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You can go 40 days without food or 3-4 days without water. But you can’t go 3-4 minutes without oxygen.
It’s oxygen. Think about it. You can go 40 days or so without food. You can go maybe 3-4 days without water. But you can’t go 3-4 minutes without oxygen. There are many ways to use oxygen to enhance health and vitality, including the most obvious: aerobic exercise. Exercise increases “oxygen utilization,” which ultimately drives the myriad enzyme systems in the body to produce more energy (ATP).
People suffering from various types of COPD (chronic obstructive pulmonary disorders, including asthma and emphysema) can benefit from using cannulated pure oxygen. I keep an oxygen tank in my office for people who aren’t good breathers, don’t sleep well because of apnea, or are just plain tired. Sometimes 45-60 minutes of pure oxygen (with light plastic tubing that fits into the nostrils) can be as restorative as a 4-hour nap. Oxygen “bars” are increasingly common in US coastal cities. There’s also a very exciting wave of oxygen therapy that is relatively new in the United States, but well established in Europe and Russia. This is the medical use of ozone-a super-charged oxygen molecule-which has wide applications for health because of its ability to ramp up the potential for energy production and its effectiveness as an antimicrobial that poses no threat of resistance.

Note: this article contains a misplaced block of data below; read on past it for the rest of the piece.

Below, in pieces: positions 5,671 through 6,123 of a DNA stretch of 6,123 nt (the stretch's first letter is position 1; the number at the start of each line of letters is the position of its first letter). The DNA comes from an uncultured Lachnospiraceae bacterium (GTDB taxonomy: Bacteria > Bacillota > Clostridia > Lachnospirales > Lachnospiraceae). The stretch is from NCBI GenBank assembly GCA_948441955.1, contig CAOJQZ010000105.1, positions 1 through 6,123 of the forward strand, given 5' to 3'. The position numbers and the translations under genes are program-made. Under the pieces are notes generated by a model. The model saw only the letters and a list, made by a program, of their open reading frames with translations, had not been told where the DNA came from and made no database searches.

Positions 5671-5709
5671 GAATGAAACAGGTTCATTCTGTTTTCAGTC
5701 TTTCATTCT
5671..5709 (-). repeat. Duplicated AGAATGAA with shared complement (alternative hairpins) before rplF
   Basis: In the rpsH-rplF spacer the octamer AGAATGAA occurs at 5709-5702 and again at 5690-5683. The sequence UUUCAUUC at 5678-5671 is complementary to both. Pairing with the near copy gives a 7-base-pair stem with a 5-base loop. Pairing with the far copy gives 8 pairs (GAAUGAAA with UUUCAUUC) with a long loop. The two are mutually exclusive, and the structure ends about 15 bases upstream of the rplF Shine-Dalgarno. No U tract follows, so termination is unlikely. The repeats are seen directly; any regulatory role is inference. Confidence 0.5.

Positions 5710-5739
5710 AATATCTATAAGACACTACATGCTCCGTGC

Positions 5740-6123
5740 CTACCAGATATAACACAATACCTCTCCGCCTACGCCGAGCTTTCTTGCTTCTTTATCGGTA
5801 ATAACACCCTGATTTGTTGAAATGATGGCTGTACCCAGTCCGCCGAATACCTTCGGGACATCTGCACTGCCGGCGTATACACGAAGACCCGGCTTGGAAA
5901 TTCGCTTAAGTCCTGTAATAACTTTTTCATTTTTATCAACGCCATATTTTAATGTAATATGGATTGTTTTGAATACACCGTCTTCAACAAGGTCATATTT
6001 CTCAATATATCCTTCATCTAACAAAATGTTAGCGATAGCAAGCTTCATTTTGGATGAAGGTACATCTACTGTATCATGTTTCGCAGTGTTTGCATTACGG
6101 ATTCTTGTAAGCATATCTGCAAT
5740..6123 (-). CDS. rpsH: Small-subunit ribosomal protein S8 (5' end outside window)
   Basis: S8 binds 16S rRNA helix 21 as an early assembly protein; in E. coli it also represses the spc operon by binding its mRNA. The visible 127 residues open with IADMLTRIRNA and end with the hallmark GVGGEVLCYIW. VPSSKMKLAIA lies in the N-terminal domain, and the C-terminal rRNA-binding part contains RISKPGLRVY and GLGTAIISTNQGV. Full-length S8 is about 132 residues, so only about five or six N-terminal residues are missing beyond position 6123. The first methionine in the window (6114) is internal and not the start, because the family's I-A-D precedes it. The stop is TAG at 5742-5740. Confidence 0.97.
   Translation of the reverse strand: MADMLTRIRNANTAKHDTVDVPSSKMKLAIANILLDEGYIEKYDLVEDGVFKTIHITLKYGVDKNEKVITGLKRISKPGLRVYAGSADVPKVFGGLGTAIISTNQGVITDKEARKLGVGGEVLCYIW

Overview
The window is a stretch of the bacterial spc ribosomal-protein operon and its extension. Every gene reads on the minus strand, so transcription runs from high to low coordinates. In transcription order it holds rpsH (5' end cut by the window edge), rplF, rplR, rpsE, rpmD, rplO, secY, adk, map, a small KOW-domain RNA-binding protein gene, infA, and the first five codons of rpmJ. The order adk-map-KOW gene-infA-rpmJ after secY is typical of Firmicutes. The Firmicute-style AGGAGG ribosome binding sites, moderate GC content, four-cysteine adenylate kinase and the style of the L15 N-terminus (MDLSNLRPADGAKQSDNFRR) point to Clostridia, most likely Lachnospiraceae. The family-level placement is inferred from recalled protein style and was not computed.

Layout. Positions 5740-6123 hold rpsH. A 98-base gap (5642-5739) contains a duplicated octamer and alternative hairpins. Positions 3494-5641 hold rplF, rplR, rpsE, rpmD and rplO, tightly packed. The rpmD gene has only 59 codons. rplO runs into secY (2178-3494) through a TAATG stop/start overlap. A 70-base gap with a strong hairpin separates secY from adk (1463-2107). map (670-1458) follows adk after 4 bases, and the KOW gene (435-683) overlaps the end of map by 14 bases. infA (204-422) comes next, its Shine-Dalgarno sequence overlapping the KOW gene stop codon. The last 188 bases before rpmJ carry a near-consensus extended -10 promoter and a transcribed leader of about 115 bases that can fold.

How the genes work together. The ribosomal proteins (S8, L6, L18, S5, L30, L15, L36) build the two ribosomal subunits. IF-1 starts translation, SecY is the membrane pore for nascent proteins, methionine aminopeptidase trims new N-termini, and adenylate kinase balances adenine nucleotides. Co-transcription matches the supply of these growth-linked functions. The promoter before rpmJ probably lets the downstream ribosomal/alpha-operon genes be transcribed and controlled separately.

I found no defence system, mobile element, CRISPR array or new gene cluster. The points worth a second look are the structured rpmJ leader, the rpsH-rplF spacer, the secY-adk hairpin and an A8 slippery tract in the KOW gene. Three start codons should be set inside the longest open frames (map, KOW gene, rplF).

As all savvy readers of Better Nutrition will know, we have a major problem, especially in hospitals, with antibiotic resistance. Without fail, within a few years of the development of a new antibiotic, bacteria will evolve mechanisms to survive the antibiotic because after all, they’re designed to evolve for survival, just as we are.
Most disease-causing organisms are anaerobic, meaning they don’t like oxygen. So blasting them with oxygen can simply get rid of them. And unlike antibiotics, oxygen doesn’t kill the “good bugs” that we need for healthy digestion, among many other things. So oxygen is shaping up to be a good therapy for combating disease. I’m especially impressed with oxygen’s benefits for difficult-to-treat chronic viral conditions such as chronic fatigue, fibromyalgia, MS, hepatitis, and HIV-especially when oxygen is supercharged to make ozone.
Ozone, or O3, is formed by passing oxygen across a current. It’s found naturally in the atmosphere during lightning storms. O3 is a volatile molecule because oxygen is most stable in its normal O2 form. When the molecule is split apart with an electric current, the individual oxygen atoms (O1) are suspended, and some will temporarily configure into the supercharged O3 structure. Contrary to popular belief, there are no free radicals formed in this process. O3 quickly reverts to O2, but while in the O3 form can work therapeutic wonders.
Please understand that it isn’t safe to breathe ozone. Our lungs were not engineered to handle this much oxygen energy. That’s why an ozone sauna can be a very pleasant way to enjoy ozone therapy. The ozone sauna is a little booth that closes around your neck, so your head is outside the unit. For more information, check out ozonegenerator.com.